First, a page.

ARE WE SAFE?
By BREE PRICE
AT THE end of a late waitressing shift, Holli Clifford folds her apron and collects her bag, but she doesn't leave a central Lismore cafe.
The 21 year old is too scared to walk alone to a taxi rank 100 metres away since the possible murder of German tourist Simone Strobel three weeks ago.
A police media spokesperson said they still could not say if Simone was murdered because toxicology and post-mortem results were not complete.
She said results were expected in 'a couple of weeks' and this was the usual time-frame.
There had been no increase in the number police patrols in Lismore, she said.
Simone, 25, went missing on February 11 after leaving the Lismore Tourist Caravan Park about 11pm for a walk. Her body was found almost a week later near the Lismore Continental Club in Uralba Street.
Holli is one of several young women who spoke to The Northern Star on Thursday night in Lismore about their fear for their personal safety after dark.
Without a driver's licence, Holli waits after every shift for a lift from a workmate or friend.
"Ever since that happened I won't step a foot outside the gate by myself. There's no way I would walk by myself at night," she said.
Holli said not knowing what happened to Simone only added to her fear.
"It scares me to think this girl could have been taken and killed and no-one knows anything," she said.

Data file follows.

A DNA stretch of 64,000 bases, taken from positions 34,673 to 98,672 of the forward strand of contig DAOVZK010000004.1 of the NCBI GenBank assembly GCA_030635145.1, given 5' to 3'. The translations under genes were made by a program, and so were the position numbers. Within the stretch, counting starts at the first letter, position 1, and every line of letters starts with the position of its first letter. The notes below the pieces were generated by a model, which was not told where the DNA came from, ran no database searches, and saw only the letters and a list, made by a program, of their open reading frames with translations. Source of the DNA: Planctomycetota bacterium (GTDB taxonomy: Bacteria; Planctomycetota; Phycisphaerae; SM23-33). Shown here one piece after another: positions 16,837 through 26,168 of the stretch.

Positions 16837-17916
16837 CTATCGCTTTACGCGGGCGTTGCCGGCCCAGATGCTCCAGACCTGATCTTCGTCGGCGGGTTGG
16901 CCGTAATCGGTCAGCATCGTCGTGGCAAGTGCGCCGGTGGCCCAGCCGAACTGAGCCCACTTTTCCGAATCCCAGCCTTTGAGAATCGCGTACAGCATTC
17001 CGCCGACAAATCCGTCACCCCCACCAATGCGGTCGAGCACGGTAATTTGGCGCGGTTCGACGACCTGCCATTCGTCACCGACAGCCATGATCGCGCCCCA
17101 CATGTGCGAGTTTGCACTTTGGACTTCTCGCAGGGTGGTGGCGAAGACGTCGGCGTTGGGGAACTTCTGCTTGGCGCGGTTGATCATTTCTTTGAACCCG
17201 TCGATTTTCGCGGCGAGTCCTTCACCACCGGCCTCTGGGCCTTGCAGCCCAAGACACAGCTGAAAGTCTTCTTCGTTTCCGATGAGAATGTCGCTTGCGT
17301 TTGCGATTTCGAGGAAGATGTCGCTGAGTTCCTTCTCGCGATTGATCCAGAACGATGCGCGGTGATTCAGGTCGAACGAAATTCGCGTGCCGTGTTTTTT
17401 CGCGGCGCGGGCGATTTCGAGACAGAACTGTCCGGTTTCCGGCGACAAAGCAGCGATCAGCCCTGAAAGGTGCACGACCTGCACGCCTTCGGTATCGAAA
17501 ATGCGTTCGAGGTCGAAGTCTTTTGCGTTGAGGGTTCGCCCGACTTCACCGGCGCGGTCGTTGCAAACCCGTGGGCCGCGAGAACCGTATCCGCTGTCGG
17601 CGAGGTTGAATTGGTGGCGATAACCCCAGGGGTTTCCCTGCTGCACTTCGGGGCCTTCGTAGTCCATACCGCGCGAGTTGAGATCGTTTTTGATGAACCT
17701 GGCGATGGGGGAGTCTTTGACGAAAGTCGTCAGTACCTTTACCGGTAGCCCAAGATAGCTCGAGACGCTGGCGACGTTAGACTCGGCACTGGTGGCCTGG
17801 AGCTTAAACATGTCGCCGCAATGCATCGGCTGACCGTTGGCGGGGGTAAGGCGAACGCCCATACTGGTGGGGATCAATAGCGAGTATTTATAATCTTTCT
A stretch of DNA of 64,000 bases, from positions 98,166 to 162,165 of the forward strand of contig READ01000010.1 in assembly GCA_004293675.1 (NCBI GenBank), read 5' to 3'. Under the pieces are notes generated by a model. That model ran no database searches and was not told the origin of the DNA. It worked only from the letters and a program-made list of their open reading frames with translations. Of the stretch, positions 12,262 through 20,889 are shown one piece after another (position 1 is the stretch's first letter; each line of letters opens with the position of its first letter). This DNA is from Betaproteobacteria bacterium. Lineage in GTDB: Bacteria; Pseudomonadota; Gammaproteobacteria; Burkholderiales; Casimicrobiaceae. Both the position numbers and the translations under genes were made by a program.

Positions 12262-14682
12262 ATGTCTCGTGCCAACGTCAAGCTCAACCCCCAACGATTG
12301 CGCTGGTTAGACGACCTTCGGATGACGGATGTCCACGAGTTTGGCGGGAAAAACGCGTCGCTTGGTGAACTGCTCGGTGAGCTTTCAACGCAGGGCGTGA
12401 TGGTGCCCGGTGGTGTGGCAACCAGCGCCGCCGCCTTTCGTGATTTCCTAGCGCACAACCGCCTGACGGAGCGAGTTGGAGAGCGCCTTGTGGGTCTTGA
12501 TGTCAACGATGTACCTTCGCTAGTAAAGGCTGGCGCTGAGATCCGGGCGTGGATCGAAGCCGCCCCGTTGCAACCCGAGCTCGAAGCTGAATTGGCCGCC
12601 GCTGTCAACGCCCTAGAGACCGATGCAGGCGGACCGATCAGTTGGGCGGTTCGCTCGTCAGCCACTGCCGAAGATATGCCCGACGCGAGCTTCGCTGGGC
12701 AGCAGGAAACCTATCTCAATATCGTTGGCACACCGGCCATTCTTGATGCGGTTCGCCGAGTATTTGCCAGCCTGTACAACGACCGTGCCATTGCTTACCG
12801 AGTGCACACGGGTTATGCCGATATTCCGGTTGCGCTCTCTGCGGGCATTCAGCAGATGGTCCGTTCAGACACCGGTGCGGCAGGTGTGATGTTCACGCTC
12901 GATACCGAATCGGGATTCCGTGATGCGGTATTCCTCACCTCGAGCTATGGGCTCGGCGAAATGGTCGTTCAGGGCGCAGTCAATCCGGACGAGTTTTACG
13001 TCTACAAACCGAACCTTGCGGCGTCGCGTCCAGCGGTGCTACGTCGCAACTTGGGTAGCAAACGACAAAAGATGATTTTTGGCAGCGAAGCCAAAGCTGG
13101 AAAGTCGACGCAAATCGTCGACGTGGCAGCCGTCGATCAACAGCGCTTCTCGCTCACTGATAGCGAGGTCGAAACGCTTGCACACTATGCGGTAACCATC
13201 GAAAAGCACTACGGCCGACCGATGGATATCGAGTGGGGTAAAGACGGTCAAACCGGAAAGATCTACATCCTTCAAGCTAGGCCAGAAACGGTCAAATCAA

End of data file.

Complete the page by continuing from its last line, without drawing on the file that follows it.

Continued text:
Holli said she had walked through Lismore about the time Simone disappeared and was still shaken by the incident.
"I finished work about 11.30pm and walked by myself to the taxi rank in front of Mary Gilhooley's," she said. "When I heard what happened I felt fear, complete fear.
"I went into town on the Monday (after) and it was broad daylight, but I was still scared. My boyfriend walked me to the bus stop."
Deanna Popp and Amy Shepherd, both 24, regularly enjoy a late-night drink in Lismore.
"I'd feel more comfortable if they found out who did it," Deanne said.
"We used to park our car out the back (of Mary Gilhooley's), but now we park right out the front because there are cameras on the roundabout and lots of people driving past," Deanne, of Tuncester, said.
Every Thursday night Amanda Galea, 16, and Cherokee Mundine, 15, join hundreds of other young 'coggers' in a car park on the corner of Dawson and Woodlark streets in Lismore, to show off their cars.
The car park is diagonally across from the Lismore Continental Club, where Simone Strobel's body was found.
"It's scary because it's so close. It's always in the back of your mind and you think twice before doing anything," Amanda said.
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